The Punishment of Bigamy in Late-medieval Troyes



 
 The Punishment of Bigamy in Late-medieval Troyes

By Sara McDougall

Imago temporis: medium Aevum, No.3 (2009)

Abstract: This article examines the punishment of bigamy in the late-medieval diocese of Troyes. By studying this punishment in the context of all punishments handed down by the episcopal court, this articie seeks out the meaning of the punishment of bigamy, and the meaning of bigamy itself in this time and place. The ecclesiastical judges of Troyes perceived the crime of bigamy as an attack on the very nature of sacramental marriage. The punishment for bigamy resembled that of heresy, or an offence on the level of a priest who committed homicide. Bigamy was also considered a “public crime” committed not only against the abandoned spouse and the new, deceived, spouse, but also against the Church and the body public.

According to canon law, for a Christian to contract marriage lo more than one living spouse at once is illegal, a crime we would cal1 bigamy. This article addresses the punishment of that crime in the fifteenth-century diocese of Troyes, in Northeastern France. As I will argue, the bishop’s court in Troyes regarded multiple marriage as a particularly serious crime, an offence committed not only against the sacrament oí marriage, but against Christianity itself, a crime comparable in some respects to heresy. The use of public punishment and imprisonment against those found guilty of this violation of marriage law aligned the crime of bigamy with offences such as heresy and the worst crimes committed by clerics against their avowed commitment to religious life.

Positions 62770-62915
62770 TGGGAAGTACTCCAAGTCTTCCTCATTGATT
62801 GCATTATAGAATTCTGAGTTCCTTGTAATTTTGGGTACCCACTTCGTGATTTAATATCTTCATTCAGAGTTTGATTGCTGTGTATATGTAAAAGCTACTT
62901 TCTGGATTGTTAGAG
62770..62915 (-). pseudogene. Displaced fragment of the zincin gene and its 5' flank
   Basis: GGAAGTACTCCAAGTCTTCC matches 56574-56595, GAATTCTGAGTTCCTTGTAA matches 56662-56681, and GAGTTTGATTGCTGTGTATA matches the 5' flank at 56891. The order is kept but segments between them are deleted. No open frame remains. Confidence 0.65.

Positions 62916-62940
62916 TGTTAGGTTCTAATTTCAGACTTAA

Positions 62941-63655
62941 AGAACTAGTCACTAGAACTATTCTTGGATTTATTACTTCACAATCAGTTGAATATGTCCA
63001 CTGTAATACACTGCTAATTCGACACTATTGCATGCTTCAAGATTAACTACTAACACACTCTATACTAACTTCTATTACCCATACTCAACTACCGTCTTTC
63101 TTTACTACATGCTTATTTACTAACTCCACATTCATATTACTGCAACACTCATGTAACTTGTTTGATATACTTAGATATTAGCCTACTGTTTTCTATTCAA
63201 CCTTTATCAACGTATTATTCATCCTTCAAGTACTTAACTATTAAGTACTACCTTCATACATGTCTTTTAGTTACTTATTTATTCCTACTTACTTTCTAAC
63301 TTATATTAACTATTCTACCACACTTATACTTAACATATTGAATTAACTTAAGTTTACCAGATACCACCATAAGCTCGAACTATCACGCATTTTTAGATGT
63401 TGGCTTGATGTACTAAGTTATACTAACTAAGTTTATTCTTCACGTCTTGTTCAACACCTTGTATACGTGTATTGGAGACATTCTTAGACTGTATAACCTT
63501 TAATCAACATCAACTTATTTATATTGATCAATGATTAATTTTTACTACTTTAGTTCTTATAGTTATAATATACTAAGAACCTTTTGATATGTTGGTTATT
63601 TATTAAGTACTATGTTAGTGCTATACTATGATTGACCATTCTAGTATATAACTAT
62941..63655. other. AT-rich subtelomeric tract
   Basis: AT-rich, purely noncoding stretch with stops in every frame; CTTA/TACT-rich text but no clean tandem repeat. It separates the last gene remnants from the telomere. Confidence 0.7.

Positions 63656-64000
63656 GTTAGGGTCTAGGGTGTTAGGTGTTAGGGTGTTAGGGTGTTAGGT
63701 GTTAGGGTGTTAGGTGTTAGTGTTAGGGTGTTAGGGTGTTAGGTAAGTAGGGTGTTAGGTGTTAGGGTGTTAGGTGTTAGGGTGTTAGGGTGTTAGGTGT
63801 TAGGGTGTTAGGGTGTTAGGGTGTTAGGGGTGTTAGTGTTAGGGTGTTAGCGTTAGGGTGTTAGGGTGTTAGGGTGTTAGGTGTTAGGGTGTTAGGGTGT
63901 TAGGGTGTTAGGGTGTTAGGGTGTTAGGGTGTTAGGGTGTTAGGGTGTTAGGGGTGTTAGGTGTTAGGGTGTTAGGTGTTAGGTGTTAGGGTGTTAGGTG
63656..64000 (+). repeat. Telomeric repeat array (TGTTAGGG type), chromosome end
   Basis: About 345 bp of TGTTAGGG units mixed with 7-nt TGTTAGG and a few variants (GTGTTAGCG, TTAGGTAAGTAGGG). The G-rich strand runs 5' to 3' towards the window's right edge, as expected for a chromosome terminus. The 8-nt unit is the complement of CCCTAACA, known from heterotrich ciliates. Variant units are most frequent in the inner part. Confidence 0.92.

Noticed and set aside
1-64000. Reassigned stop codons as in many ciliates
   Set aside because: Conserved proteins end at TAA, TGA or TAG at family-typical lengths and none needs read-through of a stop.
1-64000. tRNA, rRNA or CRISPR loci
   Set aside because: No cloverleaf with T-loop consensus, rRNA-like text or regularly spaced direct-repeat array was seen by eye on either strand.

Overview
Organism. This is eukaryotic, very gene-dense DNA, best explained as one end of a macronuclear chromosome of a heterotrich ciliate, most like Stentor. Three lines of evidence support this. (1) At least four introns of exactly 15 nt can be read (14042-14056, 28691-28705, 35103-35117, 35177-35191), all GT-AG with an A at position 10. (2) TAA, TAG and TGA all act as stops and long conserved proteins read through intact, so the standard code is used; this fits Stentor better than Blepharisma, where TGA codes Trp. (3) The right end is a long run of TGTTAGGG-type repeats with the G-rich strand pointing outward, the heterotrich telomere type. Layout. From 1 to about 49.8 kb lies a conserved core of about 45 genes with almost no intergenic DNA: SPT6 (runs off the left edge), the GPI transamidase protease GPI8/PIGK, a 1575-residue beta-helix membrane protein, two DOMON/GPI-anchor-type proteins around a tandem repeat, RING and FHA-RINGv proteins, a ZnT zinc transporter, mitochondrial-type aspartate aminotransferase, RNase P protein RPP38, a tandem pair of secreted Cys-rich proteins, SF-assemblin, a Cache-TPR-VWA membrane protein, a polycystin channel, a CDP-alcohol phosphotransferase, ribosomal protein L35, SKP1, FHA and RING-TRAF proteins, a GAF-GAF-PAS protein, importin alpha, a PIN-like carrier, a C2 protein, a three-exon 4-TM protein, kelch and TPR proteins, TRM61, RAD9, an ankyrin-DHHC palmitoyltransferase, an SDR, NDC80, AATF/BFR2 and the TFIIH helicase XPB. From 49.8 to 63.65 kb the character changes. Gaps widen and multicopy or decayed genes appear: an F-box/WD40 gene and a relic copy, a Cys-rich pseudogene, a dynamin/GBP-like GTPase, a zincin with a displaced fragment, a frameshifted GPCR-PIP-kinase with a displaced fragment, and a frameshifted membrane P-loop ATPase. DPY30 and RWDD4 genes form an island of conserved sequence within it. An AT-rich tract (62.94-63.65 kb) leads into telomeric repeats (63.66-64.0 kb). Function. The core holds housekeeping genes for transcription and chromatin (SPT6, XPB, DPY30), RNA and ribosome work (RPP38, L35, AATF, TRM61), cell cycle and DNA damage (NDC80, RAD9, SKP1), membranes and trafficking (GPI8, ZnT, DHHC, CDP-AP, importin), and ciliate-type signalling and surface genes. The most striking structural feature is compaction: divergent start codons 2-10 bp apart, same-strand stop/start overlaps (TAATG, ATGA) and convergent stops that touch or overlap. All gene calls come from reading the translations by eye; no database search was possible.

To make my argument, I will examine and interpret punishments handed down by the bishop’s court of Troyes. By treating these punishments as a kind of official language, I will ask what the crime of bigamy meant in the context of ecclesiastical justice.

Punishment sends messages, and can indeed constitute a kind of official language. By choosing to inflict a particular punishment, a court makes a statement about the nature and severity of a given crime. The goal of this article is to reconstruct the statements the ecclesiastical court of Troyes aimed to make through its punishment of bigamy.

Click here to read this article from Imago temporis: medium Aevum

See also her book Bigamy and Christian Identity in Late Medieval Champagne